Should a community foster an Alzheimer’s support group for high school students? Teens who are caregivers at home need access to services and help resources.
The population of persons diagnosed with Alzheimer’s disease continues to rise steadily, forcing an increase in the number of home caregivers – particularly, child caregivers. As for the essay writer site, early-onset Alzheimer’s can strike middle-aged adults, including some parents who may be raising children at home. Alzheimer’s isn’t the only long-term ailment families deal with, however. Cancer, other diseases, and serious injury can interrupt a household, too. How do Alzheimer’s and other long-term ailments affect today’s generation of young people under age 18? What happens when a child suddenly is thrust into the role of caregiver?
Child and Teen Caregivers in the Home
In retirement states like Florida, where the population of seniors is higher than average, the number of caregivers is also higher. Alzheimer’s and other long-term ailments are robbing school-age teenagers of their youth. Instead of participating in sports and extra-curricular activities, teens are spending after-school hours helping to care for grandma and/or grandpa while parents work.
Most kids don’t mind missing a few days of school here and there to help out at home. But, the situation changes when early-onset Alzheimer’s strikes a family. In the event of early-onset Alzheimer’s, a teen may be forced to choose between attending school and dropping out to care for mom or dad.
Child Caregivers Face Health Issues and Other Consequences
The inability to finish school isn’t the only concern for under-18 caregivers. Just as being a full-time caregiver can put an unhealthy amount of stress on an adult, it can cause unbearable stress for an adolescent. Mental health and physical health are both compromised. Teens and middle-school children don’t have the physical strength, skills, knowledge, and coordination caregiver duties often demand. Those children who don’t understand and can’t cope with the demands often feel anger and resentment from bearing the weight of caregiver responsibilities.
School Students Need a Caregiver Support Group
Teen caregivers must be recognized for the roles they assume in whatever capacity that may be. A teen may help a good parent by seeing to the needs of younger siblings. He may look after a grandparent who has Alzheimer’s or some other long-term illness. School is one of the best places to offer Alzheimer’s support and guidance to teens. Students can learn caregiver skills, voice concerns, and find resources tailored to a young person’s specific needs.
When early-onset Alzheimer’s strikes a single parent, a teenager may become a primary caregiver. The teen may have no clue as to how he or she will manage the challenges that lie ahead. In the toughest scenario, writeanypapers.com describes as the following: a teen from a single-parent household may have to quit school to care for the ill parent and younger siblings. He or she may even have to quit school to take a job to support the family. Losing the chance to complete educational goals poses a whole different set of complications and consequences.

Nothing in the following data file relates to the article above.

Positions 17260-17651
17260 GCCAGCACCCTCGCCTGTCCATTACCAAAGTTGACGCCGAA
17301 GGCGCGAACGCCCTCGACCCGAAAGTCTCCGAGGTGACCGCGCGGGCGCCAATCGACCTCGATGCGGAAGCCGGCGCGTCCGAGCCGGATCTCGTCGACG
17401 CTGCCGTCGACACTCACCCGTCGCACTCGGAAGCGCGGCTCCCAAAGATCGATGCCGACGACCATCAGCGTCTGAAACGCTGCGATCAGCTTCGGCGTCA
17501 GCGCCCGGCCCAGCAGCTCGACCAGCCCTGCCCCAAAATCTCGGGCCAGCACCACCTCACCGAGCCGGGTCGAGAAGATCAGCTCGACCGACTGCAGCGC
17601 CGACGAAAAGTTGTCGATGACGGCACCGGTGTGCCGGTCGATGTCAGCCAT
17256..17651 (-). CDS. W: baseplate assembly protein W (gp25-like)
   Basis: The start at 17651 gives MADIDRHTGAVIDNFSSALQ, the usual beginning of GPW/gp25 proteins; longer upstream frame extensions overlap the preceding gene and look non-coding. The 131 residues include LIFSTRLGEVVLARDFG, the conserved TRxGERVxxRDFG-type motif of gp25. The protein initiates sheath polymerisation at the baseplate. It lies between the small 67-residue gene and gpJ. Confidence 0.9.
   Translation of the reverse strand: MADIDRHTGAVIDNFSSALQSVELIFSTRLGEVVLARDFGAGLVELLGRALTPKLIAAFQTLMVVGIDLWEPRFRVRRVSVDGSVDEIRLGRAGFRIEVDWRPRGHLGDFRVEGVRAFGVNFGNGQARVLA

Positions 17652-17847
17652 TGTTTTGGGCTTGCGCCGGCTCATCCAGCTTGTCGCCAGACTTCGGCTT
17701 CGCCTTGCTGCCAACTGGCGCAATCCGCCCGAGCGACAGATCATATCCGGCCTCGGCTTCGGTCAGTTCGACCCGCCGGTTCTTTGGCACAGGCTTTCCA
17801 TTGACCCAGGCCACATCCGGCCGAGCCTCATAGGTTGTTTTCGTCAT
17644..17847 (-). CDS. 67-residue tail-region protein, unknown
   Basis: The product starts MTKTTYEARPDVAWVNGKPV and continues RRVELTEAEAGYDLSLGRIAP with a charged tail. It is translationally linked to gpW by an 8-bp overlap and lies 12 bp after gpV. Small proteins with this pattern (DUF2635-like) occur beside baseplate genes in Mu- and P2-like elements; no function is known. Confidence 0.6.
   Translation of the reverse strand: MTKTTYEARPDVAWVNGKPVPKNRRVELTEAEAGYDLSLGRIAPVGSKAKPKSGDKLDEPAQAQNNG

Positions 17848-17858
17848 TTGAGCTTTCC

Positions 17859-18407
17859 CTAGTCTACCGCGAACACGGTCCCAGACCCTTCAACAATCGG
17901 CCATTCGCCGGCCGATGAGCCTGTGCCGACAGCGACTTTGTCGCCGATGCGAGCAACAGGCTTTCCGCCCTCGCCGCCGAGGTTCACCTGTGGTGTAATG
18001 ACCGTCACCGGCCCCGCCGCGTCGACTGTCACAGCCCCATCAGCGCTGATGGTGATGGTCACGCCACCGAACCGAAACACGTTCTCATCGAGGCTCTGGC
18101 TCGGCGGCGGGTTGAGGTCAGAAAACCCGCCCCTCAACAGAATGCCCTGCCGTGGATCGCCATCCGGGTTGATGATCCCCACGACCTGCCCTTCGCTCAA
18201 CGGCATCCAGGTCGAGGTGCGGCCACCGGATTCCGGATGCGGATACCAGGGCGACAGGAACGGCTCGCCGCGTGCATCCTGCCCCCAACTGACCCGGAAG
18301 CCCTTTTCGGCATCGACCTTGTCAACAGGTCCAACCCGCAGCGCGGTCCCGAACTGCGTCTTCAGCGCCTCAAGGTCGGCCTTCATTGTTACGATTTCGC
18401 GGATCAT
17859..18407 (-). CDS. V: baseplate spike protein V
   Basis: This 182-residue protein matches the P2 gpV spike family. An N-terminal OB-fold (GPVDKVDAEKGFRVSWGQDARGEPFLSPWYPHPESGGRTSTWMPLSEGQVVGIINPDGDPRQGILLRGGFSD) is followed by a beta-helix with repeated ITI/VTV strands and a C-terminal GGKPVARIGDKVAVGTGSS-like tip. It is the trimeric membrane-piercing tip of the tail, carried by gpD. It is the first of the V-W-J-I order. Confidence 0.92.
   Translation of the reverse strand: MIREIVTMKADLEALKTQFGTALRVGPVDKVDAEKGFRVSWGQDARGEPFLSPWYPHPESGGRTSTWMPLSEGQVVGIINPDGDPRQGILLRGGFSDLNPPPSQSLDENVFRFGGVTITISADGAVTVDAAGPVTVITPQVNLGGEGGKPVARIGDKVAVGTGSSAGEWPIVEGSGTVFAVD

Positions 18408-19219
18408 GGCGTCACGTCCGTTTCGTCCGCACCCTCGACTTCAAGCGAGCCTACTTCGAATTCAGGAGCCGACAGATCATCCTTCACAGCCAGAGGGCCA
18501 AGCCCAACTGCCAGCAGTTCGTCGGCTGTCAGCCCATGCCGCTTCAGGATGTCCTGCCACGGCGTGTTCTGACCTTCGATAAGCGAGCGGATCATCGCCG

Starting a Caregiver Support Group for Children and Teenagers
Survey to see how many students are interested in starting a support group for teen caregivers. A handful of interested students led by a guidance counselor or other professional may attract other students who are afraid to come forward. Some students may take a while to join because they’re are embarrassed to have others know their home situation. Check these support group resources for child and teen caregivers:
The American Association of Caregiving Youth (AACY) is a national resource for the support of children who are caring for ill, injured, elderly, or disabled family members. The site offers contact information from resources such as the Alzheimer’s Association and the Alzheimer’s Foundation of American Teens (AFATeens). Visitors to the AACY site will find access to news bulletins, phone numbers for help agencies, and even a book list for young readers.
Caregivers of Aging Parents (CAPS) is the oldest caregiving organization. Although it is primarily directed at adult caregivers, the site offers all sorts of valuable information and referrals. There is an online support group available, as well. According to the essay writing help service, CAPS members offer the following information that applies to both adult caregivers and youth caregivers: “Caregivers stay healthy longer and are less stressed through regular association with support groups which afford practical advice, understanding, and affirmation.”
Unlike an adult child who has to give up her (or his) job to care for an aging grandparent, a young teenager should not have to quit school to fill the caregiver role for an injured or ill parent. A young teen should not have to decide between getting an education and going to work to support a family when a parent has Alzheimer’s disease or some other long-term ailment. It’s time America addressed the problems young caregivers under age 18 are facing – health concerns, plus losing out on career dreams and goals – and come up with a better, healthier solution.